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What Is Legal Tyre Tread And Why Is It Important?

Tyres are a critical component of all cars, allowing journeys to happen safely. The dangers of illegal tyres that don’t meet minimum safety requirements are significant, with 968 motorists killed or injured in accidents caused by illegal, defective, or under-inflated tyres in 2013.

One aspect of tyre safety which is often overlooked but crucially important is tread depth. Having at least the minimum legal tread depth is important for ensuring a good grip on the road, especially in wet conditions. As a result, drivers with illegal tread depth could experience longer stopping distances, bad handling and risk of aquaplaning, as well as decreased fuel efficiency.

Legal tyre tread

UK law requires that tyres have a tread depth of no less than 1.6mm in a non-interrupted band covering at least 75 percent of each tyre. Tyres should be replaced before they reach this stage.

If you are caught driving with tyres below the legal tread limit, you could receive three penalty points and a £2,500 fine per tyre.

Risks of incorrect tyre tread

There is a range of associated risks that come with having tyre tread close to or beneath the legal limit, and all of them mean you’re putting yourself at risk on the road. Some of the main ones include:


One of the main purposes of tyre tread is to stop aquaplaning or hydroplaning from happening. Water on the surface of the road can decrease tyre grip, but with proper tread depth, the water won’t act as a barrier between your tyre and the road. Instead, it will escape through the grooves of the tyre.

Longer stopping distances

Proper tread depth doesn’t just prevent aquaplaning, it also helps to reduce stopping distances on both dry and wet roads. This is an important safety feature, as the shorter your stopping distance is, the less chance you have of being impacted by an incident ahead of you on the road.

Faster air pressure loss

Tyres with low tread depth also lose air pressure more quickly, making them even less safe on the roads. Even if you make a point to regularly check and adjust your tyre pressures if you have low tread depth you might find that they deflate again faster than you can keep up with.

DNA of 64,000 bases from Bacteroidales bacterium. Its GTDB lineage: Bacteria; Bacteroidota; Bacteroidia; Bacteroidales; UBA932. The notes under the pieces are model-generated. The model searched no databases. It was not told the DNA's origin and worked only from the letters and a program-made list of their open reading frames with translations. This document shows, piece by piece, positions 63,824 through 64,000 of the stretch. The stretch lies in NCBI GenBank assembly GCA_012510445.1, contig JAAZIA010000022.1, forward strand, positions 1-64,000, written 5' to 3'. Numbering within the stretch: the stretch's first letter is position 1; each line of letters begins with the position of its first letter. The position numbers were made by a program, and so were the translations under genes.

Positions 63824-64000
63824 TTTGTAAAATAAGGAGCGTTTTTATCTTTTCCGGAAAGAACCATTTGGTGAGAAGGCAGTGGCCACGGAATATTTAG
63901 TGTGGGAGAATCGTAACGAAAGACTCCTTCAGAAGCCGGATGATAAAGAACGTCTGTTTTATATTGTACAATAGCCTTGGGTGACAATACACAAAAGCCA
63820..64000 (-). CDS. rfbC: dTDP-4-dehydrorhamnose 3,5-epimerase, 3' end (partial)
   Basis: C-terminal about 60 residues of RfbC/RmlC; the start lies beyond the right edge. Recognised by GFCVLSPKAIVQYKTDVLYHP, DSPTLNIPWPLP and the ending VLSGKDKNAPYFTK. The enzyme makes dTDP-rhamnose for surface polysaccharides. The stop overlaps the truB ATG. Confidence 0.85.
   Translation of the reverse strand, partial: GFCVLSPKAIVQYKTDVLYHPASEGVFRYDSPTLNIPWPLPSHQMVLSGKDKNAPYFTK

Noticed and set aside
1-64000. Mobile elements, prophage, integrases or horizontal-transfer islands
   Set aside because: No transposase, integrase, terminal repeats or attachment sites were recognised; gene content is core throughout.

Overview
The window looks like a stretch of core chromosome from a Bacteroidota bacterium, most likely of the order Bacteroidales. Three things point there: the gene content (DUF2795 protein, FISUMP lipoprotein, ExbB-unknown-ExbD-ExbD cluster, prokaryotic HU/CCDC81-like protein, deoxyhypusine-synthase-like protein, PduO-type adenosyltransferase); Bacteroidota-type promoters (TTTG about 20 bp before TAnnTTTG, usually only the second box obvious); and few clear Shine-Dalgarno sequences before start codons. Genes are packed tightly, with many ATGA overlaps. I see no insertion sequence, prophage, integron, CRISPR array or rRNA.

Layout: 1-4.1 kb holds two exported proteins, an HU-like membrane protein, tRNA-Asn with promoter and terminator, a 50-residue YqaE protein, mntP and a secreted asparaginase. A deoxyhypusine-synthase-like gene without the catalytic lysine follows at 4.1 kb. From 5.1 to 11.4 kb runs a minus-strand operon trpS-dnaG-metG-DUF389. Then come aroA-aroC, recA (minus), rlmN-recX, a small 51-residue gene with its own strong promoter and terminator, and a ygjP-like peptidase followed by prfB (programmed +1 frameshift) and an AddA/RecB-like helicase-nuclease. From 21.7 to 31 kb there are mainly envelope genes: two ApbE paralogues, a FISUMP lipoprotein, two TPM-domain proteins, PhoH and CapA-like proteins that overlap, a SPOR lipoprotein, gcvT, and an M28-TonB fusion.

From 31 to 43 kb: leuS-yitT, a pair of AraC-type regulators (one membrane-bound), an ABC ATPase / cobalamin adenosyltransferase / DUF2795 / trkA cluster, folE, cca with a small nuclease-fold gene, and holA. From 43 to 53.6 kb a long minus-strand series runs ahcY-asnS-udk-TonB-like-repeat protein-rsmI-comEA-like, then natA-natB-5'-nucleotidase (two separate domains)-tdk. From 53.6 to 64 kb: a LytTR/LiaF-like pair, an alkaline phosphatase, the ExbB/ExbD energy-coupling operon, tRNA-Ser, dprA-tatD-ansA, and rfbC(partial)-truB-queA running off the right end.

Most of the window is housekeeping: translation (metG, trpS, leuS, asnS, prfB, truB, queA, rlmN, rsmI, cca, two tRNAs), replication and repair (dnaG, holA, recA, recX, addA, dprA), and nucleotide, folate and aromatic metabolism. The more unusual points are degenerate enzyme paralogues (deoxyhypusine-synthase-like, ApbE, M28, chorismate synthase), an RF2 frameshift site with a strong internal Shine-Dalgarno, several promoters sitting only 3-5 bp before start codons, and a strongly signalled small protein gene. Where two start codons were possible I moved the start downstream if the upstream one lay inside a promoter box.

How to check if a tyre is below the legal tread limit

There are many quick and easy ways to check if a tyre is below the legal tyre limit, but checks should be carried out regularly as a preventative method.

Many manufacturers include tread wear indicators in the tyre at the 1.6mm mark. If the surface of the tread rubber is level with the indicator, the tyre tread depth is close to the legal limit and should be replaced immediately.

You can also use a tyre tread depth 20p test to determine the tread of the tyre. Place a 20p coin into one of the grooves of your tyre. If the outer band of the 20p is visible, then your tyre may be below the legal limit. If you cannot see the outer band of the 20p, then your tyre tread depth is within the legal limit. You should ensure that you check each tyre.

Can a car fail its MOT because of tread depth?

The legal limit for tread depth is 1.6mm, so if your tread depth is under this your car will fail its MOT.  You may receive an advisory on your MOT if your tyres are under 3mm in tread depth, as they will need replacing soon before they begin to lose grip.

Your car can also fail its MOT if the tyres are damaged. This included nails in the tyre, punctures, bulges and cracks. This is due to the risk of a tyre blowout, and therefore your vehicle would be deemed unsafe until the tyres are replaced.

How long will a tyre last before running out of tread depth?

On average, a tyre will last for 20,000 miles, although this depends on driving style. Brand new tyres come with 8-9mm of tread depth, so you may be able to get more miles out of your tyres if you pick up a tyre with a deeper tread depth.

You can also make your tyres last longer by driving more conservatively. This will help prevent wheel spin and excessive use of the tyre rubber, in turn allowing you to complete more miles before the tread reaches the legal limit.

Should you change all your tyres at once?

If possible, you should have the same tyre make and compound on all of your tyres. This will help each wheel have equal performance, which will make the tyres last longer and also increase your safety whilst driving. It is important to ensure that the tyres on each axle are the same, as this will ensure the car drives smoothly and won’t pull to one side.

What are the causes of fast tyre wear?

There are many reasons why tyres could wear quickly, but simple changes to the way you drive can alter that. Often, tyres will wear quickly because of poor maintenance. For example, over- or under-inflated tyres can cause the tyre to wear faster because the weight isn’t evenly distributed. Incorrect wheel alignment or balancing of the wheels can also create bald spots in the tread. Even braking or accelerating quickly can cause uneven tyre wear.

If you are worried about your tyre tread, we provide a free tyre check at all of our Tyre Shopper fitting centres.

Our trained technicians will carry out a full inspection of your tyres to check their general condition and ensure the tyre tread meets legal requirements.

If you’d like to know more about correct tyre pressures, you can contact our experts for advice.

You may also be interested in the following article: How To Check Your Tyre Tread Depth helps show how you can use a 20-pence coin to check whether your tyres are legal for the road.



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